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Friday Five: 7/26 Edition

by Lewis Mustoe and Hayley Donaldson on Friday July 26, 2019

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News about a new phishing campaign targeting Office 365 admins, the FTC's big Facebook fine, and the latest data breach statistics are all covered in this week's Friday Five.

1. Phishers Target Office 365 Admins with Fake Admin Alerts by Lawrence Abrams

Phishers have begun creating scams that target Office 365 admins with fake admin alerts about pressing issues, such as unauthorized access or problems with their mail service. When admins click on the links in these fake alert emails, they're redirected to a phishing landing page that prompts them to type in their Office 365 login credentials. If admins type in their credentials on the landing page, and they don't have two-factor authentication in place, phishers will be granted access to the Office 365 admin portal. Phishers are looking to gain access to an admin's account in order to create new email accounts under a company’s domain, send emails as other users, and read other users’ emails. Small businesses that don't have the funds to hire an IT admin are typically those affected by these types of phishing attacks.

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2. Phishing attack: Students' personal information stolen in university data breach by Danny Palmer

On July 19, Lancaster University, a school in the U.K., realized that it had suffered a data breach. Hackers obtained unauthorized access to undergraduate application records for 2019 and 2020 and as a result, applicants' home and email addresses, phone numbers, and names were exposed. Hackers also stole ID documents from the university’s student record system and targeted a few undergraduate applicants with phishing emails that contained fraudulent invoices. Lancaster University created an incident response team to investigate the breach and reported the breach to the Information Commissioner's Office (ICO). Currently, the university is focusing on safeguarding its IT systems, as well as identifying and helping the students who were impacted by the breach. Every university should have an incident response plan in place; hackers have renewed their efforts at targeting schools for phishing attacks.

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3. Criminals are using deepfakes to impersonate CEOs by Michael Grothaus

A still relatively new form of technology, "deepfakes," are becoming more popular among criminals looking to impersonate individuals and get access to valuable information. In “Deepfakes”, facial recognition and AI are used to create a nearly identical represenation of the real subject while by altering facial movements and what is being said. Anyone with access to the right software can produce a message seemingly spoken by whoever they want as long as there are pre-existing videos, podcasts or interviews that show a variety of expressions and language to assist AI. This is quickly becoming a security issue as criminals have the possibility of impersonating CEOs, celebrities or government officials and making them say whatever they please, helping criminals gain access to sensitive information. The possibilities for wrongdoing are vast and with limited tools to quickly detect if a voice or video is a deepfake, companies are on high alert to protect their employees and private data.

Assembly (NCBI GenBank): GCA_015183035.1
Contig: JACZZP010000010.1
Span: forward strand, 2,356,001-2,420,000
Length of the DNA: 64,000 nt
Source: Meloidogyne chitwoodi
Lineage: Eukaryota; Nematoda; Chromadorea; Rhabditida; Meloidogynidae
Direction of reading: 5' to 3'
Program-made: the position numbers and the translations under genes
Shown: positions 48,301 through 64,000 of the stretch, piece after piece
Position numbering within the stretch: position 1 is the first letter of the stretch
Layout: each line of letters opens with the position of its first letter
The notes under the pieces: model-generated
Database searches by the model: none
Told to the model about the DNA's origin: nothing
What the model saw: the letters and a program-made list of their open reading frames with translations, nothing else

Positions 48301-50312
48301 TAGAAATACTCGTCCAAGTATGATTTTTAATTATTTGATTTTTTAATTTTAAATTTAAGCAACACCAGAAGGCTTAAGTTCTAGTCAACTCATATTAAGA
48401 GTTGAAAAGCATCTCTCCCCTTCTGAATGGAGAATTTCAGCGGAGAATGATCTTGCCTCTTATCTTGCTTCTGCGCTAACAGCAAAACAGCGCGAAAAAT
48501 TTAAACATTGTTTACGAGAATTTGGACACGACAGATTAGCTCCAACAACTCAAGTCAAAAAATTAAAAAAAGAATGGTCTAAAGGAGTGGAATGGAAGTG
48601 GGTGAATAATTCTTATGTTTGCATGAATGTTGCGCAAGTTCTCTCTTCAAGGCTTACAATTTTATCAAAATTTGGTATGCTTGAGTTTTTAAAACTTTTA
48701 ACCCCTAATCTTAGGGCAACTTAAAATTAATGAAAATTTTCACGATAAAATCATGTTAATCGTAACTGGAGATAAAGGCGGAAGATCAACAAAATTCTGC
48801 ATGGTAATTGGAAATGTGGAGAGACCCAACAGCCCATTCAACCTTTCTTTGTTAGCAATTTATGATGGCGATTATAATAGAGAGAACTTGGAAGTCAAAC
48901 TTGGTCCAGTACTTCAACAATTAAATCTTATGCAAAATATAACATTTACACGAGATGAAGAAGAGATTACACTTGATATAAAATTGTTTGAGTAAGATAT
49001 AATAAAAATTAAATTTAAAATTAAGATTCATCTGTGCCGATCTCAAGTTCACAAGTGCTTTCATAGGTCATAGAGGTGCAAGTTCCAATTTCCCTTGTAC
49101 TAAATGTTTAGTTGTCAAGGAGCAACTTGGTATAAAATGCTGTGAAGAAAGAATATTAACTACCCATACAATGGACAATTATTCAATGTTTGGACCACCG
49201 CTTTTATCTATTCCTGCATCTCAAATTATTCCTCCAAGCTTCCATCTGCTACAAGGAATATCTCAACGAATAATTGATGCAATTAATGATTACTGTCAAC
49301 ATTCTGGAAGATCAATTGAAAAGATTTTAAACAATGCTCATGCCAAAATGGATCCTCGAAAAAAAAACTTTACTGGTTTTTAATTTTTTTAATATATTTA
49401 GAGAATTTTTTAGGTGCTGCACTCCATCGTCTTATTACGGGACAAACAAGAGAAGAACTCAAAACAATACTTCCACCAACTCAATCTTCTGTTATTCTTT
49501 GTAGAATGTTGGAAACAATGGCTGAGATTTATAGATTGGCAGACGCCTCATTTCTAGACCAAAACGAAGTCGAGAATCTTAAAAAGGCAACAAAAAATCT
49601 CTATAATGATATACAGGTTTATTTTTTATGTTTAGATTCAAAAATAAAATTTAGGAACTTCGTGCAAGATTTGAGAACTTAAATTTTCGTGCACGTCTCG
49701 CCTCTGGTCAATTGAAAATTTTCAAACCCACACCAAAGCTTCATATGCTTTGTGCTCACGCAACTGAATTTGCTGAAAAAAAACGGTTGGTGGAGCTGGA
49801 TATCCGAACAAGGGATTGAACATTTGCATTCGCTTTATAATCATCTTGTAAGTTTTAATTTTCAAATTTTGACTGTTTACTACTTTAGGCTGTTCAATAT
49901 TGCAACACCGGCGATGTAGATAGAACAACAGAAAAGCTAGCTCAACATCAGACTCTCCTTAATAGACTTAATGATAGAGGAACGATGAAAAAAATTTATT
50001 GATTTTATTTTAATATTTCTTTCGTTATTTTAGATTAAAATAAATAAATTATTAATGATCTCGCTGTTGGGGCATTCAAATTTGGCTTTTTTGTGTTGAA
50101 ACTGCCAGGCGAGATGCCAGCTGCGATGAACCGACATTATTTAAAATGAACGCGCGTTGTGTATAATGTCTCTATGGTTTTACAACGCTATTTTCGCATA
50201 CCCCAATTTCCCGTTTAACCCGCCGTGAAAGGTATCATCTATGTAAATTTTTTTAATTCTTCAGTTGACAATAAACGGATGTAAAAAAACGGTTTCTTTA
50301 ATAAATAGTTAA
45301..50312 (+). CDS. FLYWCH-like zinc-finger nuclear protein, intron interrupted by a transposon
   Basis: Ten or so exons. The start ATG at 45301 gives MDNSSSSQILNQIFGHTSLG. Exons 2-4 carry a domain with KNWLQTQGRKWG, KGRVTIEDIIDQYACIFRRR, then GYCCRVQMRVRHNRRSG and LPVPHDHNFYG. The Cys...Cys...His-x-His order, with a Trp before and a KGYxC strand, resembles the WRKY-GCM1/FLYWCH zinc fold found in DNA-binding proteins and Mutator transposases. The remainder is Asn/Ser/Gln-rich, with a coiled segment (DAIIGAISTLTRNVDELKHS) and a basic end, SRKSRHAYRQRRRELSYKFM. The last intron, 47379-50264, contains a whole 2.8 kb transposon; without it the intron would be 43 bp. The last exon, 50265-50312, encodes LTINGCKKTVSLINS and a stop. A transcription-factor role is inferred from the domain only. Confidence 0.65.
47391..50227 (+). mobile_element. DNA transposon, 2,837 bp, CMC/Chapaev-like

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4. FTC fines Facebook $5B, adds limited oversight on privacy by Marcy Gordon

The Federal Trade Commission recently handed Facebook a $5 billion dollar fine, the biggest ever for a tech company, following countless privacy violations over the last 12 months. The social media company has received massive amounts of backlash in the past after it was revealed it were supplying private information to data research companies while providing deceptive disclosures around privacy policy agreements for its users. Many privacy advocates are pushing to limit Facebook’s access to user information and urging stronger company oversight from independent parties. Facebook CEO Mark Zuckerberg will have to personally certify that new security regulations are to be met and maintained amid calls for his power within the company to be restricted. Despite Facebook’s compliance with the investigation, Zuckerberg insists there was no wrongdoing on Facebook's end, something that could foreshadow that Facebook and its users will continue to have privacy issues down the road.

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5. With Data Breach Costs, Time is Money by Jai Vijayan

One of the main findings from IBM’s annual data breach report, released this week, was that security teams that respond quickly after an attack can reduce costs from a breach by 25% or more. IBM worked with Ponemon Institute to analyze data from over 500 breaches and found that companies with a dedicated response team and plan saved $3.5 million dollars more on average compared to those who did not. The study also showed that companies with dedicated response teams can detect a breach 20% faster, in turn saving an average of $1.23 million dollars in damages. Time is money during a data breach, and the longer the company is exposed, the more money and valuable information is being lost. Having an efficient response team and a focus on rapid detection are critical in cutting down costs and ensuring that minimal damage is done in the short and long-term.

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Tags:  Data Breaches Privacy Phishing Attacks Phishing

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